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Elements: Branca Menta

Not only was opera singer Maria Callas one of the world’s most renowned and influential sopranos, she can also be credited for the existence of Branca Menta, Fernet-Branca’s minty younger sibling. The story goes that before every performance, La Divina enjoyed the venerable amaro with a bit of mint syrup. Naturally, her legions of fans wanted to copy her, which pushed Fratelli Branca Distillerie to bottle and sell Branca Menta in 1965. At a gentle 30 percent ABV, and perked up with Piedmontese peppermint, the minty liqueur is a refreshing go-to, either sipped on its own, as a frappe, or with some club soda.

One might assume that since both liqueurs are made from the same proprietary recipe of more than two dozen herbs and spices—a polarizing mix of flavors for some—the sweeter, peppermint-laced Branca Menta would be even more challenging to incorporate into cocktails. But many bartenders have become adept at picking out the amaro’s notes to pair with other flavors, making for beautifully layered complexity in drinks. Finding that Branca Menta complements honey and orange flower water, Harry Chin, lead bartender of MW Restaurant in Honolulu, combined the three ingredients in his variation on Audrey Saunders’ Quick Little Pick-Me-Up shooter. Today, his Tea Tree Sour is his default bartender’s choice option for guests who want something citrusy and refreshing.

Other bartenders sub in Branca Menta as a more robust alternative to crème de menthe. When Los Angeles bartender Gabriella Mlynarczyk, author of Clean + Dirty Drinking: 100+ Recipes for Delicious Elixirs, Made With & Without Booze, created her take on the classic Stinger cocktail, she reached for a bottle of Branca Menta because “the crème de menthes that were on the market were super-sweet and fake-tasting,” she says. And in her recipe, the amaro gives “the cocktail some depth and base notes, as well as bitterness and aromatics.”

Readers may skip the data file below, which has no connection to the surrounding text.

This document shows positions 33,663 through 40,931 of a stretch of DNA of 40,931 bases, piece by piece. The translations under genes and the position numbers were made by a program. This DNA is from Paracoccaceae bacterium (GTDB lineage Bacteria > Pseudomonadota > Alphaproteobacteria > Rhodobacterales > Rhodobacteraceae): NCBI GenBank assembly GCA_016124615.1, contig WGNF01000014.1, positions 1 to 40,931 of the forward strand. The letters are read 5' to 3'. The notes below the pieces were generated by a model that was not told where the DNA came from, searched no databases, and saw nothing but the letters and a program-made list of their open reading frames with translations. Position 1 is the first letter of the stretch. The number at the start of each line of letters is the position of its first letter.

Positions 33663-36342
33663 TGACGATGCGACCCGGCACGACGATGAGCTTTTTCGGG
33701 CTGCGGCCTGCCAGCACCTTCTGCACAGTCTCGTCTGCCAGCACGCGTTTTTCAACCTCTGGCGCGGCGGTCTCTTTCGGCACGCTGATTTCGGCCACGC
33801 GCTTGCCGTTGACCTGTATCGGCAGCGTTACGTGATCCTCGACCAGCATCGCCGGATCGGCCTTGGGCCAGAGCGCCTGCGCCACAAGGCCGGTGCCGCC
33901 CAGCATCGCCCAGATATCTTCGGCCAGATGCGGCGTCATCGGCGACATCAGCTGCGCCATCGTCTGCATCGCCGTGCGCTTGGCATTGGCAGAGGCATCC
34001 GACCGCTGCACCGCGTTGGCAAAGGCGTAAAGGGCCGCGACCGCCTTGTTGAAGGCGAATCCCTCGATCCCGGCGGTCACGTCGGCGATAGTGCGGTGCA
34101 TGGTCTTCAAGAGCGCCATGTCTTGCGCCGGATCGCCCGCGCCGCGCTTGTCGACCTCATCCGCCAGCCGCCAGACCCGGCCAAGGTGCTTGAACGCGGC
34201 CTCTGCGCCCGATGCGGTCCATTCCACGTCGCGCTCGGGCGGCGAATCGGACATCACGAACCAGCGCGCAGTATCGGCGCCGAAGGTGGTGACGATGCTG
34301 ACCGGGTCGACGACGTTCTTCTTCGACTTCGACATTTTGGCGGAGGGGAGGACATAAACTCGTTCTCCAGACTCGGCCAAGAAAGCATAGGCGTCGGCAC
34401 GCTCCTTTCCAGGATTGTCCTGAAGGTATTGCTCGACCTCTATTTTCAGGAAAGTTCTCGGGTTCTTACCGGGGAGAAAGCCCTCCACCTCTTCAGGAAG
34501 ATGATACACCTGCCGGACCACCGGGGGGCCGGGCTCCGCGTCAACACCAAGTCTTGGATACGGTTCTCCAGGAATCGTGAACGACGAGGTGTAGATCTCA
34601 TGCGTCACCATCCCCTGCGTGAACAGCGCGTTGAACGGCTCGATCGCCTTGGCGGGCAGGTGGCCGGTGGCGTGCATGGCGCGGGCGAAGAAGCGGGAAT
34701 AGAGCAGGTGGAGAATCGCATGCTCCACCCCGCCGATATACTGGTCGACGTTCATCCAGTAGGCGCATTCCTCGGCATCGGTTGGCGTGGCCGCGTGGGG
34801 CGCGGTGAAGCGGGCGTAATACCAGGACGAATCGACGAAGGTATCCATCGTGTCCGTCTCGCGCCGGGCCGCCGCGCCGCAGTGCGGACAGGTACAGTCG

As a modifier, the amaro adds minty sweetness, herbaceousness, and chocolate notes. In his Snow Flurry coffee cocktail, Chris Hewes of Nella Kitchen & Bar in Los Olivos, California, uses Branca Menta as a counterpunch to the earthy notes of espresso. “It blends perfectly with the oat-milk orgeat, not overpowering the drink with sweetness,” he adds. “It has a delicate balance of mint, allowing for a refreshing style of cocktail.”

Snow Flurry

Branca Menta adds herbaceous complexity to the flavors of espresso and oat milk.

4 oz. oat-milk orgeat
1 oz. Branca Menta
1 oz. coffee liqueur (Hewes uses Borghetti)
1 oz. espresso

Tools: shaker, strainer
Glass: highball
Garnish: mint sprig, orange peel

Shake all of the ingredients with ice, strain into a glass filled with crushed ice, then garnish.

Oat-Milk Orgeat: In a medium saucepan, warm 16 oz. of oat milk, 4 oz. of agave nectar, 1⁄4 oz. of Cognac, and 4 dehydrated oranges (or the peels of 2 oranges) over low heat for 5-10 minutes to reduce the mixture and make it a bit creamier. Strain and bottle for use; keeps refrigerated for up to 1 week.

Chris Hewes, Nella Kitchen & Bar Los Olivos, California

Tea Tree Sour

In this adaptation of Audrey Saunders’ Quick Little Pick-Me-Up, Branca Menta lends gravitas to the bright mix of Cognac, lemon, and honey.

1 1⁄2 oz. Cognac
3⁄4 oz. fresh lemon juice
1⁄2 oz. Branca Menta
1⁄2 oz. honey syrup (3:1 honey mixed with hot water)
1 dash orange flower water

Tools: shaker, strainer
Glass: Nick & Nora or other stemmed goblet
Garnish: mint leaf

Shake all of the ingredients with ice, then strain into a chilled glass and garnish.

Harry Chin, MW Restaurant Honolulu


For her interpretation of the classic cocktail, Gabriella Mlynarczyk taps Branca Menta for its extra-minty depth.

2 oz. blended Scotch whisky or brandy
1 oz. Branca Menta
1⁄2 oz. crème de cacao
1⁄3 tsp. vanilla extract
6 mint leaves

Tools: muddler, bar spoon, strainer, fine strainer
Glass: double Old Fashioned
Garnish: mint sprig

Combine all of the ingredients in a mixing glass and lightly muddle the mint leaves, then add ice and stir to chill. Double strain into an ice-filled glass, and garnish.

(Note: For a richer cocktail, add 1 oz. of cream to the mixture and swizzle the drink in a highball glass with crushed ice.)

Gabriella Mlynarczyk, Los Angeles

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